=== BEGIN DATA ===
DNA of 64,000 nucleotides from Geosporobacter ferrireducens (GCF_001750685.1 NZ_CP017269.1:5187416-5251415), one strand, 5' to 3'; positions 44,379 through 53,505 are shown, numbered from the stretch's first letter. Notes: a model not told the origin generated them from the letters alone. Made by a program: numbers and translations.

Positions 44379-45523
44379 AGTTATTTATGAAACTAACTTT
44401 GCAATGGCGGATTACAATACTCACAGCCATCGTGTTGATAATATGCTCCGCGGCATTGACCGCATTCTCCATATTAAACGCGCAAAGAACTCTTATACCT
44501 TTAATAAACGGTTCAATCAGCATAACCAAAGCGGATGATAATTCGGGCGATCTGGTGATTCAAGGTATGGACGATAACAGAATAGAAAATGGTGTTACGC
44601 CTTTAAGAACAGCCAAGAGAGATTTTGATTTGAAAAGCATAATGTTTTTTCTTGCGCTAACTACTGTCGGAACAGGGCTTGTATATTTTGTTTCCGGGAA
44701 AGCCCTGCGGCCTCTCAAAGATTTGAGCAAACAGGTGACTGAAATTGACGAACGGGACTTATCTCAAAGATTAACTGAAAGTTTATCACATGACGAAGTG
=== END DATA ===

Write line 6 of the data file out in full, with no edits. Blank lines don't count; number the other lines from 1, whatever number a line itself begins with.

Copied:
44601 CTTTAAGAACAGCCAAGAGAGATTTTGATTTGAAAAGCATAATGTTTTTTCTTGCGCTAACTACTGTCGGAACAGGGCTTGTATATTTTGTTTCCGGGAA